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Figures

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Fig. 1

Flowchart describing the bulk material and cage characterization. This sequence of testing events was followed for each polymer group (PPF; PPF:HA (80:20); PPF:HA (70:30); and PPF:HA (60:40)). Bulk material was characterized by TGA and FTIR, and by ASTM standards for compression, tension, bending, and hardness. Nonporous (with/without holes) and porous (with holes) cages were tested in compression.

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Fig. 2

Mechanical testing setup for (a) compression (cylindrical samples of 6 mm in diameter and 24 mm in length), (b) tension (standard type IV dumbbell-shaped samples with an overall length 115 mm, length at the narrow section 33 mm, and thickness 3.2 mm), and (c) three-point bending (rectangular bars of length, width and thickness of 80 mm in length

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Fig. 3

(a) Thermal degradation and (b) FTIR spectra of the polymer groups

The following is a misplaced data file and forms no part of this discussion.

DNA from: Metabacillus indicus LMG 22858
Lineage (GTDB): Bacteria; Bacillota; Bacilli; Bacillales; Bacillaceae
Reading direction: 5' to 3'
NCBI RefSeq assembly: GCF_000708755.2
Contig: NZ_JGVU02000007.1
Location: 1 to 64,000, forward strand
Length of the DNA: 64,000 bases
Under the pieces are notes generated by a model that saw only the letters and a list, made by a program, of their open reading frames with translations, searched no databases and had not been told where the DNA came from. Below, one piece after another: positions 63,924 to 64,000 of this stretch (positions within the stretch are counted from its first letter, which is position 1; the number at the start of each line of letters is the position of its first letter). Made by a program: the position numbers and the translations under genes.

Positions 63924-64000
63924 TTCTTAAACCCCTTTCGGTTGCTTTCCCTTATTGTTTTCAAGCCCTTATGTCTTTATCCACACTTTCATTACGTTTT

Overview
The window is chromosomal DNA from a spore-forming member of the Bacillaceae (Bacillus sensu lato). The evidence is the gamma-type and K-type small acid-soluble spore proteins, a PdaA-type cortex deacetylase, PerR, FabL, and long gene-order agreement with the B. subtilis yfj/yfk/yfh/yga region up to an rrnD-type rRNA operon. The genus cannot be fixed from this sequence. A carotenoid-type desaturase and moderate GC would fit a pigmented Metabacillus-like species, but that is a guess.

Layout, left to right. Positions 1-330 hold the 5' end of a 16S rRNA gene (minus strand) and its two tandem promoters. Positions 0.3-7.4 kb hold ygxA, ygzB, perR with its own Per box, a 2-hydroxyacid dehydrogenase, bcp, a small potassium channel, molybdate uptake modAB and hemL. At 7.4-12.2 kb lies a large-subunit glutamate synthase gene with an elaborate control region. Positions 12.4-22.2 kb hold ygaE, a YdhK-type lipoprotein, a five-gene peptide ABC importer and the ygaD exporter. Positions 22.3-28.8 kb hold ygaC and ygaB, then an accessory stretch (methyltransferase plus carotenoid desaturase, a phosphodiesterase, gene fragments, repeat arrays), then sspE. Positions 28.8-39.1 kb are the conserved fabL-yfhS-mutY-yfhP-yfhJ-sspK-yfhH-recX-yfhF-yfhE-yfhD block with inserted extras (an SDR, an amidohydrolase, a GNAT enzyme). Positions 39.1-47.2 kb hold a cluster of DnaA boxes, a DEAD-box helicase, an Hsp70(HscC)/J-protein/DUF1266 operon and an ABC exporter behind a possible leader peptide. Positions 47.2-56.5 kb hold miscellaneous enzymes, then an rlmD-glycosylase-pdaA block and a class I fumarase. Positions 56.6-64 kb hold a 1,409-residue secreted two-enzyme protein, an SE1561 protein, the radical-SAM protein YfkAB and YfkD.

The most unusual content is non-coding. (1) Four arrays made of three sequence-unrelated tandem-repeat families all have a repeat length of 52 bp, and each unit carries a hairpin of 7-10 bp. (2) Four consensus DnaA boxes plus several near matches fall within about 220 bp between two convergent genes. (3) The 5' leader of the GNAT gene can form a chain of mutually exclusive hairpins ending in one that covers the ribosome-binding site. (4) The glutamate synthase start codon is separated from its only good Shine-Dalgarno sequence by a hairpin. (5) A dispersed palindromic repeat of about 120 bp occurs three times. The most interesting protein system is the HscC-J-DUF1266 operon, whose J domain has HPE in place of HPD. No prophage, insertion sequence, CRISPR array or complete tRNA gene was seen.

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Fig. 4

Scatter plot showing the moduli outcomes of the polymer groups under compression, tension, and bending (bar represents the median)

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Fig. 5

Scatter plot showing the failure strength of the four material groups in tension and bending (bar represents the median)

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Fig. 6

Scatter plot showing the hardness outcomes for the four polymer groups (PPF; PPF:HA (80:20); PPF:HA (70:30); and PPF:HA (60:40)). The Rockwell hardness numbers (M) are based on an indenter size of 6.35 mm in diameter, a fixed small load of 10 kg, and a large load (100 kg). Bar represents the median.

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Fig. 7

Design, fabrication, and mechanical testing of cervical interbody fusion cages with and without porosity made of pure PPF and HA-augmented PPF: (a) a mold designed and fabricated to develop cages with no holes; (b) a fusion cage made out of 30 wt % HA-augmented PPF; (c) sample cages (PPF, left; 20, 30, and 40 wt% HA-PPF). Threaded holes and screws were also implemented to mimic the attachments used during a routine surgical technique. These threaded screws connect the cage with the holder used to place the cage in position between the vertebral bodies. The screws were removed during mechanical testing; (d) PPF cage before compression; and (e) porous PPF with 40 wt %HA after failure.

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Fig. 8

Scatter plot showing the compressive stiffness outcomes for the cages: cages with no holes, cages with holes, and cages with holes and 50 wt % porosity (bar represents the median)